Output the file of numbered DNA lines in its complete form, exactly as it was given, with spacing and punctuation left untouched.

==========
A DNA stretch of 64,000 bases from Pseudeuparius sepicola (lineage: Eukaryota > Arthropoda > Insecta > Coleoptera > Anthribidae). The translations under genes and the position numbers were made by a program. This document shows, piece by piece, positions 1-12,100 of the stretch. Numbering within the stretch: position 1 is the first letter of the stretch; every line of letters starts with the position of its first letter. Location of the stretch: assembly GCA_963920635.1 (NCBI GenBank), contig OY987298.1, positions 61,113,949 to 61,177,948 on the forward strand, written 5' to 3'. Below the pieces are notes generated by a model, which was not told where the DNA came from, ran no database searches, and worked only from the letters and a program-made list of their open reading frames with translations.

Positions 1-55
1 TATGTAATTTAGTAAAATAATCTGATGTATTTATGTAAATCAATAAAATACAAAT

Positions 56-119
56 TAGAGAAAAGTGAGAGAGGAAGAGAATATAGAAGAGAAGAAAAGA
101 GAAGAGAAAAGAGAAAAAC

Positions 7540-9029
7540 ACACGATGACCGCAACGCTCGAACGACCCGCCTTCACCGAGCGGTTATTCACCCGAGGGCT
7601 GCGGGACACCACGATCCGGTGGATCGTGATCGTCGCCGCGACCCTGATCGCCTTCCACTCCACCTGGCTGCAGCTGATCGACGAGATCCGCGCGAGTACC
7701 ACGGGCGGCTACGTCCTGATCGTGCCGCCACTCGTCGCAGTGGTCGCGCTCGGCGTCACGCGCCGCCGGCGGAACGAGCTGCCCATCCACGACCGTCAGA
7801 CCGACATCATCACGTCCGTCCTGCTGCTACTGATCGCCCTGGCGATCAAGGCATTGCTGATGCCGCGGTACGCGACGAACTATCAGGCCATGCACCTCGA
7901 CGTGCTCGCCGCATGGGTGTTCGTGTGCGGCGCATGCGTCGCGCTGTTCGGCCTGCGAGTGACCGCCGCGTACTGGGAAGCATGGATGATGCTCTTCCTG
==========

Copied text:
A DNA stretch of 64,000 bases from Pseudeuparius sepicola (lineage: Eukaryota > Arthropoda > Insecta > Coleoptera > Anthribidae). The translations under genes and the position numbers were made by a program. This document shows, piece by piece, positions 1-12,100 of the stretch. Numbering within the stretch: position 1 is the first letter of the stretch; every line of letters starts with the position of its first letter. Location of the stretch: assembly GCA_963920635.1 (NCBI GenBank), contig OY987298.1, positions 61,113,949 to 61,177,948 on the forward strand, written 5' to 3'. Below the pieces are notes generated by a model, which was not told where the DNA came from, ran no database searches, and worked only from the letters and a program-made list of their open reading frames with translations.

Positions 1-55
1 TATGTAATTTAGTAAAATAATCTGATGTATTTATGTAAATCAATAAAATACAAAT

Positions 56-119
56 TAGAGAAAAGTGAGAGAGGAAGAGAATATAGAAGAGAAGAAAAGA
101 GAAGAGAAAAGAGAAAAAC

Positions 7540-9029
7540 ACACGATGACCGCAACGCTCGAACGACCCGCCTTCACCGAGCGGTTATTCACCCGAGGGCT
7601 GCGGGACACCACGATCCGGTGGATCGTGATCGTCGCCGCGACCCTGATCGCCTTCCACTCCACCTGGCTGCAGCTGATCGACGAGATCCGCGCGAGTACC
7701 ACGGGCGGCTACGTCCTGATCGTGCCGCCACTCGTCGCAGTGGTCGCGCTCGGCGTCACGCGCCGCCGGCGGAACGAGCTGCCCATCCACGACCGTCAGA
7801 CCGACATCATCACGTCCGTCCTGCTGCTACTGATCGCCCTGGCGATCAAGGCATTGCTGATGCCGCGGTACGCGACGAACTATCAGGCCATGCACCTCGA
7901 CGTGCTCGCCGCATGGGTGTTCGTGTGCGGCGCATGCGTCGCGCTGTTCGGCCTGCGAGTGACCGCCGCGTACTGGGAAGCATGGATGATGCTCTTCCTG